With more and more of us suffering from nerd neck after hunching over our computers every day, this may be the greatest reason to start lifting. Working together and working against your every hunch, your muscles naturally begin to hold those bones in place and return them to the body’s ideal alignment.

That doesn’t mean you don’t have work to do to fix extreme postural deficiencies, but if you’re lifting heavy you’re on the right track.


I hope this was helpful and that I would see more and more girls moving over to the weight section from the cardio machines, if this is not enough benefits, and if you can’t sense my absolute passion for it? I don’t know what else to tell you!


But you’re not going to get a tight toned booty by sitting on it 😛


3 Biggest Workout Program Mistakes + How to Fix Them



A training program should have PURPOSE. You’re following it for a specific reason, I hope… These days almost anyone can be a “personal trainer.” But let’s be real, just because someone does a workout themselves, likes it and puts it on their Instagram, or worse on paper and SELLS it, DOES NOT MEAN THEY HAVE THE RIGHT TO BE DOING THAT. It also does not mean it is a proper program.

A training program should be progressive, should work towards a specific goal, and in my professional option should be functional. If that’s not your jam, well then by all means go buy the 6 week summer shred from literally any insta-famous fit chick. But if you want to learn, and train with purpose, this one’s for you sister.

These five things are typically missing from most workout, fitness, or training programs. I have come to find this through my own clients telling about other programs they’ve tried, as well as purchasing and trying programs myself.

First up…


Most online programs and training templates in general are 4-8 weeks long and then they end. Then you jump onto a new program each month, but the phases don’t build on one another.

You will not improve if you do not use progressive overload somehow. Progressive overload refers to overloading your body in comparison to what it has previously experienced. You can do this through tempo, sets and reps (volume), increasing weight, or decreasing rest periods. There are many ways to use progressive overload in order to make gains. These are just a few of the big ones.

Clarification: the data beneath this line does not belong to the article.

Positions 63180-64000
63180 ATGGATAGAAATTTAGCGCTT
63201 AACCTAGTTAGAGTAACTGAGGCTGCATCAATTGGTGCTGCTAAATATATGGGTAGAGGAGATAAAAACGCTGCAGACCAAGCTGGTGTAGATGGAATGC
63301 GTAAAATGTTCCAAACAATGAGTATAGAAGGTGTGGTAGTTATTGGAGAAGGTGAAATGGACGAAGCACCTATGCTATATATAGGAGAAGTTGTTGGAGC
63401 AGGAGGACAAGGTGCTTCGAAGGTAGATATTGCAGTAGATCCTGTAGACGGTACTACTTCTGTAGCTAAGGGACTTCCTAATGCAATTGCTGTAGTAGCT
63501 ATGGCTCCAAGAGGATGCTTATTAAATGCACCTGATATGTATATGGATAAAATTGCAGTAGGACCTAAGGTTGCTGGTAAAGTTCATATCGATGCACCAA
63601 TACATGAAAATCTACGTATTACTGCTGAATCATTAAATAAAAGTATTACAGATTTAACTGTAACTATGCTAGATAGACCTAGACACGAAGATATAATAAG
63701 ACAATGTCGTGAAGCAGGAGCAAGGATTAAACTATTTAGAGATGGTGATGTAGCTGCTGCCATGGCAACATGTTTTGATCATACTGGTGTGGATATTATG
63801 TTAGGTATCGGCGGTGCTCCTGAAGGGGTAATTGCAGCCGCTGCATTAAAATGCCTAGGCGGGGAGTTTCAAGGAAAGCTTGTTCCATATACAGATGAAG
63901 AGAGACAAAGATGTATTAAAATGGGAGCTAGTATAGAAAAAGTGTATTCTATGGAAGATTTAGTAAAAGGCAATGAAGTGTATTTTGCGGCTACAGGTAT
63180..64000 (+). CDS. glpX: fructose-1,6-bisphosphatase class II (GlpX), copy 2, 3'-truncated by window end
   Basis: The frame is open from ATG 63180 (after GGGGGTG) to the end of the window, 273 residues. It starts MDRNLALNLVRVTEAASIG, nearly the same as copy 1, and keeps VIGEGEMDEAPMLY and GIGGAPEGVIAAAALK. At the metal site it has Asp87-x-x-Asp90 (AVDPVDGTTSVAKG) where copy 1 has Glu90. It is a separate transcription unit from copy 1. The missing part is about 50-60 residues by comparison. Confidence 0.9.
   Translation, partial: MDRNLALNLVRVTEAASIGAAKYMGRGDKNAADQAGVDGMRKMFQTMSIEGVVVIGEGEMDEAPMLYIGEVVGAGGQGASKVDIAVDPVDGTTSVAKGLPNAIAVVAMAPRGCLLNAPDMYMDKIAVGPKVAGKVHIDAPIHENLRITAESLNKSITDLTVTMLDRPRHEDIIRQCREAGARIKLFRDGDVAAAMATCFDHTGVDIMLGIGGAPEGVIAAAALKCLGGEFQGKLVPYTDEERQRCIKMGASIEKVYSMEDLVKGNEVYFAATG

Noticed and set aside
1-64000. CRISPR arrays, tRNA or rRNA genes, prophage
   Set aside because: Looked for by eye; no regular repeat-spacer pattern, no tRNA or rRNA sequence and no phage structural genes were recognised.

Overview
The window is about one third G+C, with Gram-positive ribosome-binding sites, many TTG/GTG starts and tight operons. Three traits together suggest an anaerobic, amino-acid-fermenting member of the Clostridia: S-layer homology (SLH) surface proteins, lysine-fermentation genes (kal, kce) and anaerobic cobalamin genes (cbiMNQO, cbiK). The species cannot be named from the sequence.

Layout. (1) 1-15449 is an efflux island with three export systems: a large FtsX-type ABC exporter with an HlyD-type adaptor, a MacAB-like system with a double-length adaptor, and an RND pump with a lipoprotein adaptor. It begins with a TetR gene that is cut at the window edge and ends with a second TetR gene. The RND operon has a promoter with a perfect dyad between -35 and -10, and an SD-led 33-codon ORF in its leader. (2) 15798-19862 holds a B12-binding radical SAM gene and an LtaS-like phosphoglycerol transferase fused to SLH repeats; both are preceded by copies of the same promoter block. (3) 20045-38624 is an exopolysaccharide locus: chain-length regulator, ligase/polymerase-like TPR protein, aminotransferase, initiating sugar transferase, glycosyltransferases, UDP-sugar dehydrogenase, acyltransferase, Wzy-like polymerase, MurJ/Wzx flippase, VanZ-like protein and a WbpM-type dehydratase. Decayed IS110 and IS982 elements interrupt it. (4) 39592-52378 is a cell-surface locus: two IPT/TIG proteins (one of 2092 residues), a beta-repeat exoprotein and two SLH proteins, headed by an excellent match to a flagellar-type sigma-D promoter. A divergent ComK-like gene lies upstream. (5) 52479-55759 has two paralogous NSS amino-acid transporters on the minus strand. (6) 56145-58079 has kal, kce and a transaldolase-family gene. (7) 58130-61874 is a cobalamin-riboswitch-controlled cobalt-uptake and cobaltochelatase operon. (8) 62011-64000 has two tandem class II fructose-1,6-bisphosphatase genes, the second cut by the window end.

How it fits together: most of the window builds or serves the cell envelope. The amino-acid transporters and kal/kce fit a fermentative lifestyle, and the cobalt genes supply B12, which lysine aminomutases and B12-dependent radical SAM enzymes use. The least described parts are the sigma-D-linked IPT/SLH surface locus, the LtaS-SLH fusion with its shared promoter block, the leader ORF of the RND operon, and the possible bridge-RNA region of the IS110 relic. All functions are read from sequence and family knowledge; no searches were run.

So if you’re not told to add weight, or reps, slow down your tempo, or decrease rest periods, you are likely NOT using progressive overload and need a new program.

Progressive overload does NOT mean to try crap loads different exercises every time your enter the gym. Which leads me to my next point…


Most workout programs try to be too fancy. Perhaps the creator thinks they need to change things up weekly, or even every day. And again, if you like that type of training, you do you boo. Just don’t expect to get REALLY good at anything when you focus on everything (which is really focusing on nothing).

How do we measure progress in strength or movement quality or pain reduction if we do not train some of the same movements consistently? You can’t! Movement patterns are skills. Skills need repetition in order to improve.

Yes, muscles need to be surprised and challenged from new angles. But for the most part, functional, compound movements will get you what you’re looking for in terms of strength and physique. Be consistent, and embrace getting GOOD at a few movements. It all goes back to mastering the basics. If you have not yet done so, there is LITERALLY no need to get fancy. Unless you’re into getting injured.


Listen, movement and workouts for most humans just need to be balanced. You spend the majority of your day sitting, or unaware of the way your body moves (or doesn’t move).

Often times, workout programs are created with a heavy “bodybuilding” focus. Are you trying to be a body builder? Or live functionally for the rest of your life? If you’re trying to be a body builder, then duh, follow a body building program. But if you’re a normal chick who wants to lift weights, get stronger, and move functionally, then you should be doing that.


Does it prescribe enough rest, or are you working out 2 hours a day and drinking juices for 28 days long?

Is it functionally focused?

Does it provide consistency but still include progressive overload?

If yes, then girl you’ve got yourself a kick ass program.

If not, then I have just thing.